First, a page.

Utah wants to expand Medicaid under the Affordable Care Act. Kind of.
The state legislature has passed and Gov. Gary Herbert has signed a bill that would partially expand Medicaid through the ACA — up to 100 percent of the federal poverty level (about $20,000 for a family of three) instead of the 133 percent threshold prescribed in the health care law. The Utah plan would also institute a work requirement.
It’s a big deal. Utah is one of the few states to move toward Medicaid expansion under the Trump administration, and the expansion would cover more than 70,000 people in the state. A Republican-led state taking any affirmative steps toward accepting the ACA as reality and expanding health coverage to their poorest residents should not be ignored.
For more newsletters, check out our newsletters page.
But there is a huge catch: the partial expansion piece. Utah isn’t planning to follow the letter of the law, which would require expanding its Medicaid eligibility up to 133 percent of the poverty level. It wants to go to only 100 percent. That would, in theory, require federal approval.
We have a very recent test case for this: Arkansas, which had already expanded Medicaid in 2014, proposed scaling back its Medicaid eligibility from 133 percent to 100 percent. But when the Trump administration approved Arkansas’s request for a work requirement, it declined to issue a decision about the partial expansion — which some interpreted as a gentle way of rejecting the proposal.
One other Medicaid expansion state, Massachusetts, has also proposed rolling back to a partial expansion. As we covered back in August, there are at least three good reasons to doubt the Trump administration would approve a partial Medicaid expansion:
There is one possible distinction between Arkansas and Utah: The former state had already expanded Medicaid and was asking to pare it back; the latter state would be expanding Medicaid for the first time.
It’s a distinction Utah officials are relying on. “Our request is to expand coverage, while their request is to lower coverage,” one legislator told the Salt Lake Tribune.
But it might not make much difference in the federal response.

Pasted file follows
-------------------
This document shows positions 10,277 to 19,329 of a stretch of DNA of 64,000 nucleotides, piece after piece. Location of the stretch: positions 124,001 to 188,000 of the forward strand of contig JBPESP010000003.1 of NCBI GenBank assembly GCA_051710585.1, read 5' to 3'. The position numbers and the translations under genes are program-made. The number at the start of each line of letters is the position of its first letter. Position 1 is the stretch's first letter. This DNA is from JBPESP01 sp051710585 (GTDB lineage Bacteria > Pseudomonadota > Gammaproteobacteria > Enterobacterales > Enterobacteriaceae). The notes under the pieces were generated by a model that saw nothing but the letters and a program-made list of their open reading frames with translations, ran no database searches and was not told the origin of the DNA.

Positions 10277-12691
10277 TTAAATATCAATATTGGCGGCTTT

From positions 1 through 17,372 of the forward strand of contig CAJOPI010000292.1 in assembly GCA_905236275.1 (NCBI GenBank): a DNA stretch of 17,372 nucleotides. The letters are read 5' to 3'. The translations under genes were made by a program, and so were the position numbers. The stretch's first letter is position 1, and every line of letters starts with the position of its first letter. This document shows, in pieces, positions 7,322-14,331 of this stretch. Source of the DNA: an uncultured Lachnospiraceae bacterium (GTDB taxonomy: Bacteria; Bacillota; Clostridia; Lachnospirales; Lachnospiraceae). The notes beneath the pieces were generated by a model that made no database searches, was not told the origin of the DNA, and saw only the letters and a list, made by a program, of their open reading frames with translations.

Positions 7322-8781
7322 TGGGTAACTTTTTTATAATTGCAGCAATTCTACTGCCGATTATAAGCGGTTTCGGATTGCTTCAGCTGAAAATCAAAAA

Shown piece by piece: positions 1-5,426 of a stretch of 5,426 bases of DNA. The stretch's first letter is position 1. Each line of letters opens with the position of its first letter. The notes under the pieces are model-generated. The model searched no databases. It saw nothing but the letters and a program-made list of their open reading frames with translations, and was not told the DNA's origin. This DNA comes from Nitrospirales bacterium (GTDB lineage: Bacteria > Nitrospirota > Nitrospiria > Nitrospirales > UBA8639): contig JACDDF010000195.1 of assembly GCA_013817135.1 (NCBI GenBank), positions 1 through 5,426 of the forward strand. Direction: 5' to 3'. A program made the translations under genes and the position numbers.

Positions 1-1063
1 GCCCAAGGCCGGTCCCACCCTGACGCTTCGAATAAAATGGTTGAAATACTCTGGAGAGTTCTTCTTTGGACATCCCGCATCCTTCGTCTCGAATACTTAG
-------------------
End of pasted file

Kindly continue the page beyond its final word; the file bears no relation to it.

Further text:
”Politically, there is no way that CMS could explain to the governors of either Arkansas or Massachusetts why Utah can get a different Medicaid match rate than they do for covering the same people,” Eliot Fishman, who oversaw Medicaid waivers under President Obama and is now with the health care coverage advocacy group Families USA, told me. “And legally, CMS has never had the discretionary power to award different states different match rates for the same eligibility group, and giving CMS that discretion would be crazy — hugely prone to abuse.”
So in short: Utah opening the door to Medicaid expansion is symbolically important, but, barring some daring legal interpretation on the part of the Trump administration, this specific proposal probably won’t be approved.
In other (brief) waiver news…
We got one other tantalizing bit of Medicaid waiver news last week: Inside Health Policy reported that the Trump administration was expected to deny Massachusetts’s request to establish a drug formulary for Medicaid.
If you need a refresher, we covered the Massachusetts proposal in VoxCare last fall. A drug formulary would allow the state to decide whether or not to cover certain medications, which would in turn hypothetically give it leverage to negotiate deeper discounts with drug makers.
This is an idea that the Trump administration has appeared receptive to; Health and Human Services (HHS) included a similar proposal in its budget this year, though it indicated it might need congressional approval.
According to Inside Health Policy, HHS is reluctant to approve the waiver because officials are worried about drug companies suing over the policy and winning and/or they are concerned that every other state would follow suit if Massachusetts is allowed to set up a formulary.
These rationales were unsatisfying to health policy Twitter. I’d suggest reading this thread from Washington University in St. Louis’s Rachel Sachs. She wondered: If the reason for rejecting the waiver is that HHS doesn’t have the legal authority, why not say that directly?
But if the reason is HHS doesn’t want to set an example for other states, that is even more suspect.
”That’s exactly what CMS is doing with work requirements — so why not here?” Sachs wrote.
Disclaimer: This is a leaked report, which appears to originate with sources within the drug industry. We can’t quite take it as gospel. We’ll be watching closely for the official decision.
This story appears in VoxCare, a newsletter from Vox on the latest twists and turns in America’s health care debate. Sign up to get VoxCare in your inbox along with more health care stats and news.